There are some interesting relationships in the book, but I would definitely not call it a romance novel. All in all, a fantasy book for those who revel in beautiful descriptions and enjoy short stories.
George RR Martin's early stuff is being reissued on the back the success of his 'Song of Ice and Fire' series. And a good thing too. This collaboration with Lisa Tuttle at first gave me the impression it would be predictable but a good read. In fact it was wonderful.
It follows Maris, who has no right to fly except that there is nothing she wants more in the world. Broadly in three parts, the books charts her difficult, thrilling and compelling adventures right through her life. Boldly imagined, adult and moving, this is a very welcome reprint.
on 9 August 2002
I bought this book on the strength of ice and fire a truly imaginative and great read. I kept it safe to read on my holiday, I started to read it and immediately was struck by the similarity to Jack Vance Blue world. Maybe bacause of this I found that in comparison windhaven suffered.
Yes its quite good, but its not great. It reads like 3 separate stories combined with very little cohesion running through it.
Overall its pales beside the blue world and ice and fire, not bad but...... could be better.
Windhaven is a storm-wracked world consisting of a vast ocean and a small scattering of islands, home to the descendants of survivors of a spacecraft crash centuries earlier. The most efficient way of passing messages between islands is by the flyers, specially-trained men and women who can use strong-but-flexible 'wings' salvaged from the wrecked spaceship to ride the winds from island to island. Tradition has it that a flyer's wings are passed from parent to their eldest child, but this order is upset when Maris of Lesser Amberley, the adopted daughter of a flyer, is required to give up her wings to her adopted father's trueborn eldest child, who has no interest in flying. The establishment is opposed to any opening of the flyers' ranks to the 'land-bound', but the winds of change are blowing on Windhaven, and these changes will be difficult and potentially bloody.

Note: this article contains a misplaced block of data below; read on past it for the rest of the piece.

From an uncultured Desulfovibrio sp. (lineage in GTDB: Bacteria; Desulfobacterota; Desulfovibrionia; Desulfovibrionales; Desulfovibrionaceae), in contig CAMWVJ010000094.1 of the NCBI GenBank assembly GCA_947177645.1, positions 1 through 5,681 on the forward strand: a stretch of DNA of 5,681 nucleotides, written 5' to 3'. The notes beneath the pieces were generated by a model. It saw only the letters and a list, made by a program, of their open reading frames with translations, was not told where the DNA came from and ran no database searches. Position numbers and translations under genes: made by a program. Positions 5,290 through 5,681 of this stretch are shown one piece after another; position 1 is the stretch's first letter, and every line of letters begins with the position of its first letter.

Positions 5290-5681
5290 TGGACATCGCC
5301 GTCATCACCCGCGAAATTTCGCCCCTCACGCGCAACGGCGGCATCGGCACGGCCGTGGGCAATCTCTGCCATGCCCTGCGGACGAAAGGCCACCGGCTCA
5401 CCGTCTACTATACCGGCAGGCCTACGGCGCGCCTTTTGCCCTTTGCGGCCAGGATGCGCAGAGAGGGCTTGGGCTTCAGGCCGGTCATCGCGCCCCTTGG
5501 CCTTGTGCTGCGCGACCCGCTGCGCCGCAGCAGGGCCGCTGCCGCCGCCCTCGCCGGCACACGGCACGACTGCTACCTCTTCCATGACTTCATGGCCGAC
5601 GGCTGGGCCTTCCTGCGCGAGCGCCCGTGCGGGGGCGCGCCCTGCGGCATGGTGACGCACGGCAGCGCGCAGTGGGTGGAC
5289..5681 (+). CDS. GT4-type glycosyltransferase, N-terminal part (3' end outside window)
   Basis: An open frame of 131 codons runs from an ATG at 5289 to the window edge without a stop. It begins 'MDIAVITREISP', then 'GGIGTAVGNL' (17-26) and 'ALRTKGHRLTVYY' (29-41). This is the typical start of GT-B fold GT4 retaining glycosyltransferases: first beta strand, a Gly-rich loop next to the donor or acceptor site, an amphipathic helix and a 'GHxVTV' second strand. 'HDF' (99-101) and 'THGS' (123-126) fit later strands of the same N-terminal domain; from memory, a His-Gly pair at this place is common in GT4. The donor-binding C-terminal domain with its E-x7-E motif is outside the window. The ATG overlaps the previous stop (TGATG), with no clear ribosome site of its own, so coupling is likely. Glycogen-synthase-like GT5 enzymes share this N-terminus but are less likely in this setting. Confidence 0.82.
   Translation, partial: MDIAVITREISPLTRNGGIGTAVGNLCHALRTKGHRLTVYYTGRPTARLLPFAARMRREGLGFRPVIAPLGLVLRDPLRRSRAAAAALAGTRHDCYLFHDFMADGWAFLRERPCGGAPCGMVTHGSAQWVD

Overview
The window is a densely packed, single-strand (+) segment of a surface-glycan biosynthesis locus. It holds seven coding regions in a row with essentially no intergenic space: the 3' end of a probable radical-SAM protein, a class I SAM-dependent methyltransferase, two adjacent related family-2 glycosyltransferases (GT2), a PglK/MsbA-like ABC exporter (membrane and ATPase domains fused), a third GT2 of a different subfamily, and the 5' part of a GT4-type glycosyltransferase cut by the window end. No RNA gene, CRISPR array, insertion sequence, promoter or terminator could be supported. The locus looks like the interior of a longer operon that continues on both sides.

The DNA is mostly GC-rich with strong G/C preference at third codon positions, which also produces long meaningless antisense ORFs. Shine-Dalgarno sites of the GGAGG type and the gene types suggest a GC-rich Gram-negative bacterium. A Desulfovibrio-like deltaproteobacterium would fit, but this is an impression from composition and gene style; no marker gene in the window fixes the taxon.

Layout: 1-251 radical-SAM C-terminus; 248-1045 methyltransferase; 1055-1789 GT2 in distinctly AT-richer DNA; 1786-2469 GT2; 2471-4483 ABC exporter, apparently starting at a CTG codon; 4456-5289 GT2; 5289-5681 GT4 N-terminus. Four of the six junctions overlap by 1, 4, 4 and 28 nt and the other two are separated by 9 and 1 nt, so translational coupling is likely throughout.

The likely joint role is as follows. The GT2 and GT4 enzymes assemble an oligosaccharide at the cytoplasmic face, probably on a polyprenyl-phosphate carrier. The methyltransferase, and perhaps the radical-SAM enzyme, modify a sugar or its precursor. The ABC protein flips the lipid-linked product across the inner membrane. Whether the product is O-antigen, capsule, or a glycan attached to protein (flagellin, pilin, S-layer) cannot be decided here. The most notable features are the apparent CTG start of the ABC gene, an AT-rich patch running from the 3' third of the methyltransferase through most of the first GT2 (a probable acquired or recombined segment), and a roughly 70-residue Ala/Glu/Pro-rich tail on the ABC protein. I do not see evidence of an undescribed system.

Windhaven, originally published in 1981, is a 'fix-up' novel, consisting of two short stories written in the 1970s and a third, concluding section written for this edition. It was George R.R. Martin's second novel and Lisa Tuttle's first. With the book's feudal society and low technology level (due to a lack of metal on the islands), it is reminiscent of fantasy, although there is an SF background to the setting.
The novel is divided into three episodes, taken from different points in Maris's life. In the first, Maris has to fight tradition in order to hold onto her wings. In the second, Maris has succeeded in allowing the 'land-bound' to train as flyers, but faces problems when a bitter and angry new recruit attempts to earn his wings after rejecting the traditions of the flyer caste. In the third, an older Maris, recovering from a head injury, is drawn into a dispute over the powers of the flyers and the land-bound rulers of the islands.
Each episode builds on the same theme on tradition and transformation. Windhaven is, in essence, a caste-based society with the flyers held to different standards, laws and responsibilities as the land-bound. Maris's arguments for changing this to allow the land-bound commoners to train as flyers works because it solves an existing problem, where people in flyer families who are not good at flying are lost in accidents, and their irreplaceable wings with them. However, it is not a safe or easy answer, as the influx of new blood into the flyer community causes unforseen problems that the society has to deal with. The basic premise of a rigid society being changed by the actions of an individual (usually, as in this case, the protagonist) is commonplace, but Windhaven delights in exploring the consequences of each change and following the ripples and additional complications they cause. The book ends with, hopefully, a new, fairer and more permanent order being established, but even in this case Maris realises that problems will continue to arise, this being the nature of societies and indeed life.